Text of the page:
It is November, which means golden turkeys, over eating, and desserts to die for. A time to go over the hill and through the wood to grandma's house. A day to put your diet aside and wear stretchy pantsfor more room in your stomach. The month women call "No Shave November" then regret that decision in December.
But the turkey! Soft, warm, juicey. Then the food coma and leftovers. What do we really know about this bird? And is it true? Here are some common myths that have been debunked.
1. Turkey makes you sleepy
Turkey meat has the amino acid, L-tryptophan, which does help put people to sleep. However there is not enough in the bird alone to make you pads out. There is barely enough to make you drowsy. You would need to eat out tryptophan on an empty stomach in order for it to make you fall asleep.
2. Benjamin Franklin wanted the turkey as our national symbol
Ben never said he wanted the turkey. He wanted Moses parting the Red Sea. Probably because of the similarities of Moses and U.S. overcoming insurmountable obstacles. He wrote a letter to his daughter that ranted about how he didn't like the bald eagle. He said it was a bird of "bad moral character".
3. Rinse turkey under cold water
Stop! Don't turn that faucet! By rinsing your turkey in water, hot or cold, you are at risk of spreading salmonella all over your gorgeous bird, sink, and countertop, not to mention your hands. Molly Stevens, author of the James Beard awarded cookbook, All About Roasting, suggests to salt the skin and let it thaw in your refrigerator for a couple days. This will give you a crispier skin after cooking.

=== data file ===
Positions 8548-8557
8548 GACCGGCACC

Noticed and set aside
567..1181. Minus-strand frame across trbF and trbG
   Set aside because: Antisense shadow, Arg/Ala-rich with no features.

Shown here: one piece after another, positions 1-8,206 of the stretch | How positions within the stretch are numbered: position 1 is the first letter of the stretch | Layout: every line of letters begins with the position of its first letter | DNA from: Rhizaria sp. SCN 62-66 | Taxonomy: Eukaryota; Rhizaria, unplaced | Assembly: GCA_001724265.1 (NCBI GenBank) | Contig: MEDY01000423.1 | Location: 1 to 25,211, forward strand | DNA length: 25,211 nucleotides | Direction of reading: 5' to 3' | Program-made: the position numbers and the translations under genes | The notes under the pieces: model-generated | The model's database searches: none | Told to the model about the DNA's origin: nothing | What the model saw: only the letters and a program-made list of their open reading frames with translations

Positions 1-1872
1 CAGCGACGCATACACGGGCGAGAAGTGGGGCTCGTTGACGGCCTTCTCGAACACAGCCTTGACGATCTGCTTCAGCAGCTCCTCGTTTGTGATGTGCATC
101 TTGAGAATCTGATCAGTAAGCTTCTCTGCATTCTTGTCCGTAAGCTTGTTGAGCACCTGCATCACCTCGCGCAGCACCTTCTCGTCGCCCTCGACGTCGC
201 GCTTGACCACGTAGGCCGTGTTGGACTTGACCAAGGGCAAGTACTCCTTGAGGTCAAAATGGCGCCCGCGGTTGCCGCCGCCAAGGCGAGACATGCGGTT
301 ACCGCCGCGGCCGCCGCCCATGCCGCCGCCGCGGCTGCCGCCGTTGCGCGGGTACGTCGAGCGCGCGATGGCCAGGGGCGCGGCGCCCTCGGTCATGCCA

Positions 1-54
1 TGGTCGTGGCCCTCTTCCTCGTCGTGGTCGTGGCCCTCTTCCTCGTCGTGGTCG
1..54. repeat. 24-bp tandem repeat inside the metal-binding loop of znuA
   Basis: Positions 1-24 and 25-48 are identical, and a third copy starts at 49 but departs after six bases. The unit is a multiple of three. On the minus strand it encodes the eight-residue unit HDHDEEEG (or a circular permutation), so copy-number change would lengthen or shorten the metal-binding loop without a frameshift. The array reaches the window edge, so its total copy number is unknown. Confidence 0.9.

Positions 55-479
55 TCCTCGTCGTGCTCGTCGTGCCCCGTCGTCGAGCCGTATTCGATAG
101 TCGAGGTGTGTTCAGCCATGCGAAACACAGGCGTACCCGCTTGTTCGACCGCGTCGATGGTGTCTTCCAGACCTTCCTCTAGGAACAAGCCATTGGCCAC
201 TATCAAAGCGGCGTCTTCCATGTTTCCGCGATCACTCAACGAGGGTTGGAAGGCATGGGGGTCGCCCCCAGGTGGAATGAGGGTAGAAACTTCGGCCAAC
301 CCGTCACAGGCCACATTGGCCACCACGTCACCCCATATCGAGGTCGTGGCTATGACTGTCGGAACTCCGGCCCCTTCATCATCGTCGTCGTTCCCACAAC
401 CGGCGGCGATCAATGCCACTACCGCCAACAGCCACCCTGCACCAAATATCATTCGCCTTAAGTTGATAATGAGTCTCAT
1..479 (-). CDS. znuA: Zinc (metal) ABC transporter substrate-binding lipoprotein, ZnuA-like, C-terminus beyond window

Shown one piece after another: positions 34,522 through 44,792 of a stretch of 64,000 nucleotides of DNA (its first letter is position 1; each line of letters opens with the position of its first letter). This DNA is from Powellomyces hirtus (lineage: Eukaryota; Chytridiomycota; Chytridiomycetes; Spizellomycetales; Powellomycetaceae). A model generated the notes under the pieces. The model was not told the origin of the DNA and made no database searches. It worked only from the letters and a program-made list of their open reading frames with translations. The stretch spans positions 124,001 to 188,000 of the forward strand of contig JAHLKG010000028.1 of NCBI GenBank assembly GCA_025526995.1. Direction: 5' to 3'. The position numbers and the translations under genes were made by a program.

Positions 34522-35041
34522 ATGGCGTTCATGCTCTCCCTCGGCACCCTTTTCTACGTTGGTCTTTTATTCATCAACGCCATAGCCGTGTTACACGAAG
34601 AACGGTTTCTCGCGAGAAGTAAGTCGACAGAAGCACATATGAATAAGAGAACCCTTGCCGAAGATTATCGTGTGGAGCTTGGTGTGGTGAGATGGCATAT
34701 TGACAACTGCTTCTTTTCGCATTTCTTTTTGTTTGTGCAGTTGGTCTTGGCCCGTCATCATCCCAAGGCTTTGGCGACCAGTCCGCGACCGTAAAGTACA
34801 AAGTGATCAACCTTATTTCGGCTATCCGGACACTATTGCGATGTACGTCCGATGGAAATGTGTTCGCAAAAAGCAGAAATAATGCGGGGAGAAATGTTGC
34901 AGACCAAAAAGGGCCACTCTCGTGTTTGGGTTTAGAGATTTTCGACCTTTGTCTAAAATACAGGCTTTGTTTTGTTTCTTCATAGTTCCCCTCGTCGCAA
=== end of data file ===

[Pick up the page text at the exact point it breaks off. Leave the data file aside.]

4. Gobble gobble
Only male turkeys gobble. The females haf a high pitched yelp. However, both have a choppy honl that signals danger to the other members of the flock.
5. Colorful feathers
Wild turkeys tend to have a variety of colors, but the farm raised turkeys do not. The darker feathers leave spots, so the white feathers of the farm turkeys we buy from the store leave a blemish free skin, which many people find more desirable, making them want to eat that bird.
6. Plastic thermometer
That plastic pop-up thermometer that comes with store bought turkey doesn't tell you when the turkey is done. It tells you that it's overcooked. So you now have dry turkey instead of juicy. A meat thermometer is better. You need an internal temperature of 165°F (74°C) for the perfect bird.
7. No fly Zone
Turkeys can fly, but spend most of their time pecking for food on the ground. S wild turkey can fly up to 100 yards (91.4 meters) at a time, but seldom do. Farm turkeys are top heavy, making flight near impossible.
8. Dark vs White
White meat does have fewer calories and fat than dark meat, but it is so infantismal that you might as well eat dark meat if you like it. There is no shame in likeimg the dark side.
Turkeys do look up at the rain, but they rarely drown. Tom Sabage, a poltury scientist, said its actually a genetic disorder that causes the bird to look up.
10. No Brains
The wild turkey is intelligent and personable. However, the farm raised turkeys is not. They are bred to be eaten, so they mainly want to eat.